Don't Wait.
We publish the objective news, period. If you want the facts, then sign up below and join our movement for objective news:

Top Stories

Latest News

 March 28, 2024

Trump's critics and the mainstream media rage over possible delays in Trump's federal trials

Former President Donald Trump and his lawyers have scored several legal victories recently in the form of trial delays -- delays that could extend several upcoming trials until well after the November election.

In the classified documents case, brought forth by Special Counsel Jack Smith last year, Trump's trial was set to begin this May, however, recent developments and orders by the federal judge overseeing the case have undoubtedly pushed that date much further back -- potentially until after November.

According to The Washington Post, U.S. District Judge Aileen M. Cannon issued orders to both sides in the case to write up specific jury instructions related to the Presidential Records Act (PRA) and how it might be interpreted at trial.

The move has "baffled" legal experts and multiple media outlets have piled on, bringing in a constant stream of "experts" who claim that Cannon's orders for both sides to submit the instructions before a jury has even been set is far out of the ordinary.

What's going on?

WaPo explained what Cannon, a Trump-appointed federal judge, recently ordered from both sides of the case.

She has given the sides two weeks to craft jury instructions around competing interpretations of the Presidential Records Act, often referred to as the PRA. While the law says presidential records belong to the public and are to be turned over to the National Archives and Records Administration at the end of a presidency, Trump’s lawyers have argued the PRA gave Trump the right to keep classified materials as his personal property.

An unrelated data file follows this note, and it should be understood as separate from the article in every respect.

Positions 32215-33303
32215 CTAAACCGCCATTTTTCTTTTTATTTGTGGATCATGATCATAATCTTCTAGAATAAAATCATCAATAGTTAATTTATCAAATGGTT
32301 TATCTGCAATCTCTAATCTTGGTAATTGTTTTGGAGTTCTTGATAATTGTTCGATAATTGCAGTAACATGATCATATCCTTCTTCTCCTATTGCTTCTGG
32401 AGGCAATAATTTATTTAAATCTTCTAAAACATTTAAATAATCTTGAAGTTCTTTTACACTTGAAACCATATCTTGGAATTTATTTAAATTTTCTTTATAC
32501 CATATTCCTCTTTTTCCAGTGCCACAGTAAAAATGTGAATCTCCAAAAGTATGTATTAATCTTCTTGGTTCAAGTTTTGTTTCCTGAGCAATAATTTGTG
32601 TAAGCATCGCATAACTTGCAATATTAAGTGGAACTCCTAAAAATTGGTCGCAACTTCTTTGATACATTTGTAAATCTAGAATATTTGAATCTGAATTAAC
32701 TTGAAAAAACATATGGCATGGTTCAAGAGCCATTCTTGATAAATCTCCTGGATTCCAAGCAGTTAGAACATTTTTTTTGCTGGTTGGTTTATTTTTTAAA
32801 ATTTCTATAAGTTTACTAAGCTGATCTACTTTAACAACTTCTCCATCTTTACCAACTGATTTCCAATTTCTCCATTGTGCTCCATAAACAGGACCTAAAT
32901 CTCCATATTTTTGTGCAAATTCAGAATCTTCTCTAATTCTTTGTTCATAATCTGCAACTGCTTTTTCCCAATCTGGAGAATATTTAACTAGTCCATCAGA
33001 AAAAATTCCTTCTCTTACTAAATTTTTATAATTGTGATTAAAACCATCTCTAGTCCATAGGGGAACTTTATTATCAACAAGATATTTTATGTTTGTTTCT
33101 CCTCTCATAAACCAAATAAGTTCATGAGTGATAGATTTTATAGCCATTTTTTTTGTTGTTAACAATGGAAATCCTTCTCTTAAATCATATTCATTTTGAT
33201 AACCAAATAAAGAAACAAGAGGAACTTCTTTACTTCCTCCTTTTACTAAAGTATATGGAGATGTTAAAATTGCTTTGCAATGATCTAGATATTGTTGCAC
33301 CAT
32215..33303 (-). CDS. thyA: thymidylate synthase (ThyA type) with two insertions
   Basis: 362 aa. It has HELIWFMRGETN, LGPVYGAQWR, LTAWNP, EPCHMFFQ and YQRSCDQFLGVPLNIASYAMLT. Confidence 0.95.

Because of that order alone, the previously scheduled May trial date is an absolute no-go. And that seems to be quite triggering for those against Trump.

Obviously, they're triggered as they want to see at least one of the federal cases against him go to trial before the November election in the hopes that he's convicted and that it would hamstring his presidential campaign.

Nancy Gertner, a former federal judge in Massachusetts, was extremely upset at Cannon's order.

"What she has asked the parties to do is very, very troubling," Gertner said. "She is giving credence to arguments that are on their face absurd. She is ignoring a raft of other motions, equally absurd, that are unreasonably delaying the case."

That sentiment has been parroted across the mainstream media ever since Cannon's orders were issued, with some even suggesting that Cannon is purposely helping Trump delay the trial as far out as possible.

Upcoming trial

While his federal trials may be far off in the distance, the former president will soon have to face his first indictment, which was issued by Alvin Bragg out of New York over alleged "hush money" payments to Stormy Danials.

That trial is set to begin on April 15, and when Trump was asked if he believes a conviction in that trial could derail his presidential ambitions, Trump responded with a starkly different thought on the outcome if that were to be the case.

"Well, it could also make me more popular because the people know it’s a scam," Trump said, according to The Hill.

Many polls have shown that Trump's supporters will still overwhelmingly support him despite any potential convictions.

Written By:
Ryan Ledendecker

Latest Posts

See All
Get news from American Digest in your inbox.
By submitting this form, you are consenting to receive marketing emails from: American Digest, 3000 S. Hulen Street, Ste 124 #1064, Fort Worth, TX, 76109, US, You can revoke your consent to receive emails at any time by using the SafeUnsubscribe® link, found at the bottom of every email. Emails are serviced by Constant Contact.
© 2024 - The American Digest - All Rights Reserved